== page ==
That, to me, felt just like a shout out to Mario 3, not necessarily "well, this is the only way we know how to do it!" I appreciated it, and I got excited. The only thing missing where the Dancing Luigi Trees (I was like 10, and the shadow made them look like L's).
Well one thing I love about a couple dungeons in Skyward Sword is that they DON'T have elemental themes. The ones without elemental themes are actually my favorite. The first level does have water in it, but it's not a "water" level. Even the water level in the game doesn't feel as much of a water level like the Water Temple or Lakebed Temple. The 5th dungeon as well - no elemental theme.
A Link to the Past had very few elemental levels...
Eastern Palace: Generic Desert Palacel: Desert Tower of Hera: Generic
Palace of Darkness: Generic Swamp Palace: Water Skull Dungeon: Generic (woods? kind of?) Thieves' Town: Generic Ice Palace: Ice Misery Mire: Generic (even if the area before it is swampy) Turtle Rock: Generic....maybe fire? Kind of? Ganon's Tower: Generic
I mean, most of the levels in LttP were basically just labyrinths with different colored bricks on the walls. I thought Nintendo kicked off SS with a fantastic dungeon with no unifying theme...it was just kind of a generic temple that was lost to time. Some water here and there, spiders hanging, etc. Can't we have variety without the games blatantly saying "THIS IS THE FIRE LEVEL. THIS IS THE WATER LEVEL" ?
Yeah I guess I don't mean to say that I think Zelda should return to super generic levels that are only discernible by their color, but I like having elements of fire or water without the whole level screaming out what kind of dungeon it is. Of course we'll have them here and there but I think they can afford to have a better balance. Any level with a lot of water will be flagged as the "water" level, but I don't think we have to basically have "the blue level, the red level, the green level" etc in terms of blatant thematic unity. For instance, in SS there's a water level, but it's not this completely blue level just because it's a water level. And then there's a bit of variety in that level to hammer home the idea that it's not completely a water level. I thought it was a cool take on the traditional "water" level. And then they go and have two very obvious "fire" levels, which I thought was a bit of overkill.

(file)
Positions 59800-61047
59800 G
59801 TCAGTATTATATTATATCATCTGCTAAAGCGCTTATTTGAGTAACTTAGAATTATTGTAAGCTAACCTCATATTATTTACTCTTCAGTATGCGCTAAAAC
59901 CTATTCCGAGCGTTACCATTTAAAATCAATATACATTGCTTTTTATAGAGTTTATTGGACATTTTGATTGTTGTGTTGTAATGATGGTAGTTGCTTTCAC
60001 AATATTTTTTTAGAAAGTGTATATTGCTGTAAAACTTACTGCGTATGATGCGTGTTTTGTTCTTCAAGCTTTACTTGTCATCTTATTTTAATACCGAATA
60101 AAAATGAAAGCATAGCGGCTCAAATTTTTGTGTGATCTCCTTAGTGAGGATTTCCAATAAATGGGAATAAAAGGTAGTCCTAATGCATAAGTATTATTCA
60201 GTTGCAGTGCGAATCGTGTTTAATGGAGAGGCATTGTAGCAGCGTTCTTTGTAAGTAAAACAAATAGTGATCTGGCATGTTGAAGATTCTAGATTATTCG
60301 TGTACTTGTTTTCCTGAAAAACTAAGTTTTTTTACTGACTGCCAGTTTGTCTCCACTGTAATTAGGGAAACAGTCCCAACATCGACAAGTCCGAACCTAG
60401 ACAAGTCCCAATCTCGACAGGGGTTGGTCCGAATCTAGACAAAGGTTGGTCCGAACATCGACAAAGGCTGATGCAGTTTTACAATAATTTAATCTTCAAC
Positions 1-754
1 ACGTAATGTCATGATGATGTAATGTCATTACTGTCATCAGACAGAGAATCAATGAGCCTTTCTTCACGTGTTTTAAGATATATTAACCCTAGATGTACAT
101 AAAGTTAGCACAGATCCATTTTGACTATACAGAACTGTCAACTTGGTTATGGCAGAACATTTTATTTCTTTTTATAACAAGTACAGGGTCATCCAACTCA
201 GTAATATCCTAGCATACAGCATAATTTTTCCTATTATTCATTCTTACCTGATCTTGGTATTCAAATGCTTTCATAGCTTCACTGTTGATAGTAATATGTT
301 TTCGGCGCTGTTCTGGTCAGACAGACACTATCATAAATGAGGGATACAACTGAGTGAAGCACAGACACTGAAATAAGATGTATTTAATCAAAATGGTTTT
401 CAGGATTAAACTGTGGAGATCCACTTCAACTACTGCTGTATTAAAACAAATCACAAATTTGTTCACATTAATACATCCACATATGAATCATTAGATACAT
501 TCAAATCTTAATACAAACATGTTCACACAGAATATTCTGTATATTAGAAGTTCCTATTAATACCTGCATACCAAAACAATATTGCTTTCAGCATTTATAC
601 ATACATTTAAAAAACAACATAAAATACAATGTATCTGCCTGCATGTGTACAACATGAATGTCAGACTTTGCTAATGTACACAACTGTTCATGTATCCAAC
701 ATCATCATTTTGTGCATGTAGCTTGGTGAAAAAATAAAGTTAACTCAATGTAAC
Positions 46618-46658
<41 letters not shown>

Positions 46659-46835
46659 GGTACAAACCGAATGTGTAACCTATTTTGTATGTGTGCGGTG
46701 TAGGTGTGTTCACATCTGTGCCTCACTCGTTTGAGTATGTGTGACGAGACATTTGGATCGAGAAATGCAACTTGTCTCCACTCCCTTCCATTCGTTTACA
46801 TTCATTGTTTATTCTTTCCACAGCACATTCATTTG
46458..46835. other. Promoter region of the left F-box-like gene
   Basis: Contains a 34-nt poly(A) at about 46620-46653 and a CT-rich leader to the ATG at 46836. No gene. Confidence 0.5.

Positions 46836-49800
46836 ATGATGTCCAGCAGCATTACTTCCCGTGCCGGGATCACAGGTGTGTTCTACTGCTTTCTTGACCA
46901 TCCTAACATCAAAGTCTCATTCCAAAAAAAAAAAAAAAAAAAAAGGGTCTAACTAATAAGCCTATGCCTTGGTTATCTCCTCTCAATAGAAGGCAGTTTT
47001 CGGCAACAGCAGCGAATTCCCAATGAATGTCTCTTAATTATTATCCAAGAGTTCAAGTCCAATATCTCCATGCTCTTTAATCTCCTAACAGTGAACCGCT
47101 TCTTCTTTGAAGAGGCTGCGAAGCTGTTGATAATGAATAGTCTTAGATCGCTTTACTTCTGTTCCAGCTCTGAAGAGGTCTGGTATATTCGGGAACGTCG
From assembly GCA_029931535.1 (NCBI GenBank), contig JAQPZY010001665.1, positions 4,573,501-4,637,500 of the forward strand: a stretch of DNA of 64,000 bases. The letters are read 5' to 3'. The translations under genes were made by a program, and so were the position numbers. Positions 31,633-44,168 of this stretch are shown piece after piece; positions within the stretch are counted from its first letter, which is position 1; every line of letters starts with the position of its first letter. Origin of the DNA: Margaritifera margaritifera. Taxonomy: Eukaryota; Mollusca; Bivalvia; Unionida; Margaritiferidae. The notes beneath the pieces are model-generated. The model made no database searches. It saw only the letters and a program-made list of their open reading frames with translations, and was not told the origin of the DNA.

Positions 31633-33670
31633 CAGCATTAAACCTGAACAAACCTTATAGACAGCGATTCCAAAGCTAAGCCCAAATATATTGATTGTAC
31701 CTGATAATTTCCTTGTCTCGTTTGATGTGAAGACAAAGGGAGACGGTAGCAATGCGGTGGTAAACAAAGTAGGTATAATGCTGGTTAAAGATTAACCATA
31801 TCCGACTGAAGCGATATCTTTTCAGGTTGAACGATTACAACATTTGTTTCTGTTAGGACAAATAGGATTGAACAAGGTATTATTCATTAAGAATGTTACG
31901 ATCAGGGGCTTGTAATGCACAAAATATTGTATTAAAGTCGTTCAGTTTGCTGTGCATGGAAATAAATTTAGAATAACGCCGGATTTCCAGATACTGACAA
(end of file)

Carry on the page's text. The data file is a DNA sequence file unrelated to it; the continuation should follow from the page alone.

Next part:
I think if they're going to have a "water" level or a "grass" level, I'd just like to see elements in those dungeons that don't make it all about one thing.
I think in the long run it hurts the Zelda series if they keep doing this, because it makes the levels feel a bit less organic, and makes it feel more like you're playing "the fire level, the ice level, etc." Twilight Princess suffered from this early on, but I think later in the game they did a great job of having themes in levels without them feeling too heavy handed. You had an ice level, but the context of the level was so unique, that you didn't think of it as much of an "ice" level...it was someone's house, haha.
I don't mind them. So long as the game is fun to play, I'm cool with whatever "themes" developers decided to throw at me.
Having said that, I always look forward to the "snow" or "winter" stages in games. If there isn't one of those in a game (I'm looking at you, Donkey Kong Country Returns) I'll admit that I get a little disappointed.